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Lilly counts on manufacturing scale-up to unstick obesity drug supply

Eli Lilly expects that, by the second half of this year, it will be able to manufacture at least 50% more sellable doses of the main ingredient in its GLP-1 medicines Zepbound and Mounjaro than it could during the same period last year.

The push to bolster the production capacity for the drugs, respectively sold for obesity and diabetes, is “the most ambitious expansion plan in our company’s history,” CEO David Ricks said on a first quarter earnings call with analysts Tuesday.

Delivering on that goal is imperative for Lilly, which on Tuesday also raised its revenue guidance for the year to between $42.4 billion and $43.6 billion. The $2 billion increase is primarily due to forecast growth from Mounjaro and Zepbound, the company said.

Lilly will expand its production capacity “across the supply chain,” CFO Anat Ashkenazi said, with multiple “nodes” coming on line to begin shipping more finished doses of Mounjaro and Zepbound. Also helping is European regulatory approval of a multidose injection device called Kwikpen that will allow more people with diabetes or obesity to access the drugs, Ashkenazi said.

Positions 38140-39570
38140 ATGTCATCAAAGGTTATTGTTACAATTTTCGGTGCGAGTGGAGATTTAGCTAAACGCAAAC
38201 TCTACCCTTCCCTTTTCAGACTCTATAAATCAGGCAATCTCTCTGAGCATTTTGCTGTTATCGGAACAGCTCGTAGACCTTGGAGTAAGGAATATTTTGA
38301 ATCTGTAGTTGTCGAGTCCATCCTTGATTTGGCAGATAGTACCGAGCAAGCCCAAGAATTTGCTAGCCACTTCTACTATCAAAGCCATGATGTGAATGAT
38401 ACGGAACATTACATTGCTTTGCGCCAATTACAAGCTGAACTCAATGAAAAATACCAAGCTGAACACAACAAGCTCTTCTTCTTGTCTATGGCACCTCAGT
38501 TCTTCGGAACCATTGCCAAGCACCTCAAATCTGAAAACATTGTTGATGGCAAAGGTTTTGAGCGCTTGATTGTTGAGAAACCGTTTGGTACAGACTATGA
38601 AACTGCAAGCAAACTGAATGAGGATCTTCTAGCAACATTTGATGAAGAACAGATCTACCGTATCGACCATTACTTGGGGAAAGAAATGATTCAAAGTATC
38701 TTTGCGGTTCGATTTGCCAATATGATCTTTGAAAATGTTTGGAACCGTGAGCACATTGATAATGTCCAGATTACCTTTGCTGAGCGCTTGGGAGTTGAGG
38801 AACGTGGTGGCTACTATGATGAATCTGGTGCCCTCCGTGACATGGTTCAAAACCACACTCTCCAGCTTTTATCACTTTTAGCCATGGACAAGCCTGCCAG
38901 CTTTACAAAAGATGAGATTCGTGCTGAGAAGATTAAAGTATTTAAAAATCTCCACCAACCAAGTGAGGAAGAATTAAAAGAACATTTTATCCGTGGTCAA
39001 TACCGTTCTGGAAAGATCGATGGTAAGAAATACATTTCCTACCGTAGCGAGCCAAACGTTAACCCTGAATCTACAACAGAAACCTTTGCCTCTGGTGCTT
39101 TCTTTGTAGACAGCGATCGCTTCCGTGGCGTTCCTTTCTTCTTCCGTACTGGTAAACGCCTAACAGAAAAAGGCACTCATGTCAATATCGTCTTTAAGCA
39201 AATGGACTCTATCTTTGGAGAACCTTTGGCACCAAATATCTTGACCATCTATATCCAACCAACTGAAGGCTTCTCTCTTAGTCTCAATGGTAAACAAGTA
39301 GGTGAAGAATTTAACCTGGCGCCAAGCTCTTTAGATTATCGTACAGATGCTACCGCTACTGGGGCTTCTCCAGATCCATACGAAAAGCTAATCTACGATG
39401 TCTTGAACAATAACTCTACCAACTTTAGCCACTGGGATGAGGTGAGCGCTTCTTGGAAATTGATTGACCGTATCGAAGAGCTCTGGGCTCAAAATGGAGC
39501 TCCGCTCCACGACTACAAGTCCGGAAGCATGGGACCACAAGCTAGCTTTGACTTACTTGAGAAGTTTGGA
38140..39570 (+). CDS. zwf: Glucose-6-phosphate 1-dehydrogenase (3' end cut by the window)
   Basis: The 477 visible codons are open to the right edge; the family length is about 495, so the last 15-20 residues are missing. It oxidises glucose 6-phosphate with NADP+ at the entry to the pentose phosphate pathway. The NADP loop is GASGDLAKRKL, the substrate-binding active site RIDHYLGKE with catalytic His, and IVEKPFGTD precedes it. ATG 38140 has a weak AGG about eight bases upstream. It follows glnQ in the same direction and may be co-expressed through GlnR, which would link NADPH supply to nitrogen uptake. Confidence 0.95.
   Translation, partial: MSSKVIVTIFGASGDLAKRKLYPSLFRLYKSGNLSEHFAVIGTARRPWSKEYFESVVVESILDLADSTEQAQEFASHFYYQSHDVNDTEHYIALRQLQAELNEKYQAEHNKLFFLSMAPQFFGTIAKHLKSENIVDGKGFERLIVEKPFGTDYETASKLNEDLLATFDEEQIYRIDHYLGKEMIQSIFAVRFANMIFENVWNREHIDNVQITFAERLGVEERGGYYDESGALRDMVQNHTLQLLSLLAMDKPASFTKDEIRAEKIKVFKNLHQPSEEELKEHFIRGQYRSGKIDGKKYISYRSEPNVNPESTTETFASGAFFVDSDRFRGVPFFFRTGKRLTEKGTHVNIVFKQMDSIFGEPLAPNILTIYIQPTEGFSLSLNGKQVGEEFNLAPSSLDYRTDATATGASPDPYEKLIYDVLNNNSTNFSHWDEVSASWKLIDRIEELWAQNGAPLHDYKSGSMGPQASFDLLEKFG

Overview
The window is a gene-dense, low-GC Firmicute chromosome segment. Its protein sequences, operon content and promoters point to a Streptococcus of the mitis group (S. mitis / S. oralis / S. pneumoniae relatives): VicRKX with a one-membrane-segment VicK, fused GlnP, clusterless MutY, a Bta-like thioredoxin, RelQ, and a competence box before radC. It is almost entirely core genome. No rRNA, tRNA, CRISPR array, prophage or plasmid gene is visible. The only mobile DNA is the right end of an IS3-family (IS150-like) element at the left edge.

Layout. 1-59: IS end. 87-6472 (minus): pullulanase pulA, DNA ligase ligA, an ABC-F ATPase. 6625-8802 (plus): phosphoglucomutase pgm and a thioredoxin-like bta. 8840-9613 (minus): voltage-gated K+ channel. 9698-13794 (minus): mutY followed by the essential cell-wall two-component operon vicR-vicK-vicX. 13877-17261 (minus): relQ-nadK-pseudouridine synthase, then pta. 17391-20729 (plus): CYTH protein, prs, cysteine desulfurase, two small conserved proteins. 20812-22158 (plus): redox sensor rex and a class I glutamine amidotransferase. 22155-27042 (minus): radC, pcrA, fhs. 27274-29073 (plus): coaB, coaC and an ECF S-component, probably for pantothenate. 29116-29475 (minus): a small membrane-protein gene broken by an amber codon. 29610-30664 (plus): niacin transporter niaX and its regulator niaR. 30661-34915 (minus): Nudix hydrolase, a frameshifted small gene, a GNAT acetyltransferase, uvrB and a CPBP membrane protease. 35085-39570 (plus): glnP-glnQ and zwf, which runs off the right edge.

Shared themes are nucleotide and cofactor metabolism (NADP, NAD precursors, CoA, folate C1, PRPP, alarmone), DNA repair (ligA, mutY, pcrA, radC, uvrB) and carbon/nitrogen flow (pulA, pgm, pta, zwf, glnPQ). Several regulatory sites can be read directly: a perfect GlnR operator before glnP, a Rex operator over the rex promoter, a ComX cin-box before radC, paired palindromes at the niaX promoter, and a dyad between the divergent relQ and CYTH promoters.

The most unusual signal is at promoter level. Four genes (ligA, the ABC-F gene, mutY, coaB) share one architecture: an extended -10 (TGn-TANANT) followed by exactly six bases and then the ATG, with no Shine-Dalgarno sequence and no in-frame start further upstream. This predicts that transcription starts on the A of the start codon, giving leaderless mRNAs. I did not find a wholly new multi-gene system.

In total, the company has seven manufacturing sites either ramping up or under construction, Ashkenazi said.

Constrained supply — doses of Mounjaro and Zepbound are currently in shortage in the U.S. — was a factor in Lilly reporting lower-than-expected sales for Mounjaro. The drug’s $1.8 billion in revenue came in about $200 million below Wall Street forecasts, although Zepbound’s $517 million in first quarter revenue surpassed them.

Lilly rival Novo Nordisk has faced similar problems scaling up production for its diabetes and weight loss drugs Ozempic and Wegovy.

Coverage of Zepbound by U.S. commercial insurers is improving, Lilly said, with about 67% access as of April 1. And while weight loss drugs aren’t covered by Medicare, Lilly science chief Dan Skovronsky said he expects to the federal program to cover treatment for people with obesity and obstructive sleep apnea should the Food and Drug Administration approve Zepbound for that use based on the results of a recent Phase 3 trial.

Should the drug also prove, in ongoing trials, that it can protect against heart failure and heart attacks, Skovronsky said he believes Medicare will extend coverage in those settings, too. Novo has already gained partial Medicare coverage for Wegovy as a treatment for preventing cardiovascular events in people with obesity.